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Oregon Trail

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Oregon Trail - Page Text Content

S: Oregon Trail

FC: Oregon Trail | By: Emily, Kaya, and Holly!

1: Table of Contents: | -Cities along the way: pg. 4 and 5 -Hardships and Diseases: pg. 6 and 7 -African Americans: pg. 8, 9, 10, and 11 -Supplies and Provisions: pg. 12 -Women on the Oregon Trail: pg. 13 -Native Americans: pg. 14 and 15 -Native Americans

2: Dedication | We dedicate this mixbook to Mr.Herzog and Ms. Winokur, because they are the ones who made this school year the best school year that we have ever had. | You guys let us have fun, but yet we were still learning at the same time. | Thank you so much for everything!! From: Emily, Kaya, and Holly

3: Page

4: Cities along the way! | Some cities along the way were: | Oregon City Whitman Mission The Dalles Fort Boise Fort Hall Soda Springs Fort Bridger Independence Rock Fort Laramie Chimney Rock Courthouse Rock Independence

6: Hardships | The second worst thing that happened was crossing rivers. They had so many things, and still had to cross the rivers. Some of those things were wagons,babies ,etc. | The biggest of all the hardships was the journey. They travled 2,000 miles on foot!

7: Diseases | One of the biggest diseases that killed many is cholera. Cholera isCholera is an acute, diarrheal illness caused by infection of the intestine with the bacterium Vibrio cholerae. The infection is often mildr without symptoms, but sometimes it can be severe. Approximately one in 20 infected persons has severe disease characterized by profuse watery diarrhea, vomiting, and leg cramps. In these persons, rapid loss of body fluids leads to dehydration and shock. Without treatment, death can occur within hours. | One disease was cholera. Cholera is a diarrhea illness which causes a very bad infection in the intestines. Three effects of cholera are watery diarrhea, vomiting, and very horrible leg cramps. | Another disease is malaria which is caused if you get bit by a malaria infected mosquito. The symtoms of malaria are the chills, sweats, fevers, and abdominal pain. Then, malaria travels to your lungs and that's when it gets really bad and can kill you.

8: African Americans on the Trail | African Americans were not allowed to be on the Oregon Trail. But one person, Rose Jackson, made a difference. | Rose Jackson was the Allen Family's slave. Then, since she had been their slave forever, when it was time to depart for the Oregon Trail she couldn't leave them so she made them poke holes in a box and take her on the Oregon Trail. With that, she became history.

9: Left: John Jackson, Rose Jackson's husband. Right: Wagons riding on the Oregon Trail.

10: Reuben Shipley and Mary Jane Holmes | Rueben Shipley was a slave and was owned by a different family then his wife and sons. A few years passed and he was finally free. He went to go buy his sons back and the owner said that Rueben's wife had passed away a couple years before and refused to sell him his sons back. He was very depressed for a few years. Then, on the Oregon Trail he met Mary Jane Holmes, a married women. They fell in love right away. When they decided to get married, Rueben had to pay Mary Jane's husband $750 to let her go. After they got married they raised 6 children and had a wonderful life. That is Rueben Shipley's story.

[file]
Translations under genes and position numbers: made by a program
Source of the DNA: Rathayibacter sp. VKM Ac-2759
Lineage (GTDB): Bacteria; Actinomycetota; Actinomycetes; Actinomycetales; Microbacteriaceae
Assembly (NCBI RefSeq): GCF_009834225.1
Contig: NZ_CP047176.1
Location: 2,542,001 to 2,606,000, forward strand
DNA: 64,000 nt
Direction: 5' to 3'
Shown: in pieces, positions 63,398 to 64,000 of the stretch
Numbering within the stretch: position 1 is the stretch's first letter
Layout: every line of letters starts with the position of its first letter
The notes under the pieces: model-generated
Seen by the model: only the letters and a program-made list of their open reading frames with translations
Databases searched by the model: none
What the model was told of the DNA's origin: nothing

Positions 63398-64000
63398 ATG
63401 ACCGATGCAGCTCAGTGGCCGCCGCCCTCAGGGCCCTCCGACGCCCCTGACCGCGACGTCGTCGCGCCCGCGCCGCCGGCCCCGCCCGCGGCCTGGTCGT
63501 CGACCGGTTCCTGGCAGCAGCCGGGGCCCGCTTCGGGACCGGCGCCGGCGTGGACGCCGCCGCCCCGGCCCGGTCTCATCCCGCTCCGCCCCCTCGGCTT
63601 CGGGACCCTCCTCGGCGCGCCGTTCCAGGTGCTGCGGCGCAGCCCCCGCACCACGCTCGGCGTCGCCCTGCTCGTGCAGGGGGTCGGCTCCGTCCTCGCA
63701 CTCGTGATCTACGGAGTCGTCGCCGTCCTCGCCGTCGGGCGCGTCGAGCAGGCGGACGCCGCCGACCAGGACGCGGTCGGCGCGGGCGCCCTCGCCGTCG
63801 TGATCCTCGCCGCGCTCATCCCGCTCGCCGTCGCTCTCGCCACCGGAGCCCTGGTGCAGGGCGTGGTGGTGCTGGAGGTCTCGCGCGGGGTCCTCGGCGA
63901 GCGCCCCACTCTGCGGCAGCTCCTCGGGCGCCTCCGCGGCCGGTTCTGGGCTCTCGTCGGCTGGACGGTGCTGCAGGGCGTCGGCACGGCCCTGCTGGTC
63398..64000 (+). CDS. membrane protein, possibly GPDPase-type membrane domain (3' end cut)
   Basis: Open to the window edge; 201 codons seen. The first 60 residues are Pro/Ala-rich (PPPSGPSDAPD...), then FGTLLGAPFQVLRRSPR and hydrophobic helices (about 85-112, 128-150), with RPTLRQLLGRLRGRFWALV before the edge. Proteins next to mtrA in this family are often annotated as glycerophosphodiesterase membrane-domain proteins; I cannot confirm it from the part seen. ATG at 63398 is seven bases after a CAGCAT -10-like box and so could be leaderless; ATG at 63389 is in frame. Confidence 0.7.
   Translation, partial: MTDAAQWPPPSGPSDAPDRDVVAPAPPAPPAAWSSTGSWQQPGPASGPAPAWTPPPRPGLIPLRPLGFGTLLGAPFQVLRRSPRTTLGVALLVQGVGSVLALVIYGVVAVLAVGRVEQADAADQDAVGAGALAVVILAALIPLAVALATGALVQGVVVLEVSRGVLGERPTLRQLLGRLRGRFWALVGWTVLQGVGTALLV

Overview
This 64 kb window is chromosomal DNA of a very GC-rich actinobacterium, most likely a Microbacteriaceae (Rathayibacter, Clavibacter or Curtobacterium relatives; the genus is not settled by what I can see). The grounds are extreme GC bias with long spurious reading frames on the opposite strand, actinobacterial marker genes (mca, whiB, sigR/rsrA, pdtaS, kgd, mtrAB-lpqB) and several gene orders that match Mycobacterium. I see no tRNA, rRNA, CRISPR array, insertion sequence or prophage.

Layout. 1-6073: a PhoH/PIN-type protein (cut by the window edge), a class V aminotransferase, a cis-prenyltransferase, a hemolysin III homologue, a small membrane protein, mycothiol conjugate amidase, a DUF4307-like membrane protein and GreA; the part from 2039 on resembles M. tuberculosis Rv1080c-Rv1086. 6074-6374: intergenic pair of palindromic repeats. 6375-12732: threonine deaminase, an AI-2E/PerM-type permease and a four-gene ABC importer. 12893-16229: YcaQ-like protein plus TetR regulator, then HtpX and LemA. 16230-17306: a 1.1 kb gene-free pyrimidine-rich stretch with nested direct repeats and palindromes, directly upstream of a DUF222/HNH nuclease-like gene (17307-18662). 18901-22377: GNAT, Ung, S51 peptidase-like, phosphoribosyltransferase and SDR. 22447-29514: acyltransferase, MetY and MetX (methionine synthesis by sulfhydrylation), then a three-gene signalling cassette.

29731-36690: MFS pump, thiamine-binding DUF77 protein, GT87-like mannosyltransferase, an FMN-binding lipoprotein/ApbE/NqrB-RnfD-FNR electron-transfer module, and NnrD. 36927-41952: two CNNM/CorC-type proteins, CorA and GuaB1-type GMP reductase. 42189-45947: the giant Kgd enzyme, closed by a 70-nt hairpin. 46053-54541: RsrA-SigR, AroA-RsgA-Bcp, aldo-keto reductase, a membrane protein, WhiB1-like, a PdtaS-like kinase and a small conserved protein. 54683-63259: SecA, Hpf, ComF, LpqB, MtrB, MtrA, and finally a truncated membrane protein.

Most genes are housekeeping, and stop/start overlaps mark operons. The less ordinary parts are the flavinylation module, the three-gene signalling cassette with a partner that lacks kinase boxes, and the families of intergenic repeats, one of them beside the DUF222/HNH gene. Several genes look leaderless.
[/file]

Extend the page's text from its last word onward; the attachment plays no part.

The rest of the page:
11: On the right is Mary Jane Holmes, Rueben Shipley's second wife.

12: Provisions on the trail What a family of 4 might take on the trip? 200 pounds of flour, 150 pounds of bacon, ten pounds of coffee, twenty pounds of sugar, and ten pounds of salt. That is a lot!

13: Women on the Trail | Some women only had a few weeks notice that their family was moving to Oregon, but some had enough time to prepare. The women could delay the journey to Oregon. | Not all women were against the idea of moving to Oregon. Men looked forward to their destination. Children thought that life on the Oregon trail was an impressive adventure. The women missed the comfort and security of their homes that they left behind.

14: The first section of the Oregon Trail divided two major Native American tribes--the Cheyenne to the north and the Pawnee to the south. | Emigrants offered clothes, tobacco or rifles, in exchange for Native American horses or food. | After a few years, the emigrants had overgrazed the prairie grasses. | The emigrants burned all the available firewood, and used all the buffalo. | Native Americans

15: The most important confrontation with the native tribes was near Ft. Laramie in 1854. | Ft. Laramie came to be known as the Grattan Massacre. The story behind this is ... | A single cow wandered away from an emigrant wagon train. When the cow showed up at a nearby Sioux village, the tribe promptly ate it. An aggressive Lt. Grattan and 28 men then left Fort Laramie with a single objective--punish the Sioux. The Sioux recognized their error and offered a horse in return for the cow, but Grattan wasn't interested. He ordered his men to fire on the tribe.

16: Works Cited

17: Works Cited Awesome Oregon Trail pic. Digital image. 4 June 2009 . Beautiful Oregon Trail Picture. Digital image. 4 June 2009 . Conestoga wagon. Digital image. . Digital image. . Digital image. 9 June 2009 . Digital image. 9 June 2009 .

18: Works Cited Continued Ferry crossing river. Digital image. . "Hardships on the Oregon-Trail." Idaho State University. 04 June 2009 . Native Americans. Digital image. 4 June 2009 . Oregon Trail. Digital image. 4 June 2009 . Oregon Trail. Digital image. 4 June 2009 . "Women on the Oregon Trail." 5 June 2009 .

19: You have reached the end of the Oregon Trail experience! Congradulations! | Thank you for joining us!

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  • Title: Oregon Trail
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  • Published: over 9 years ago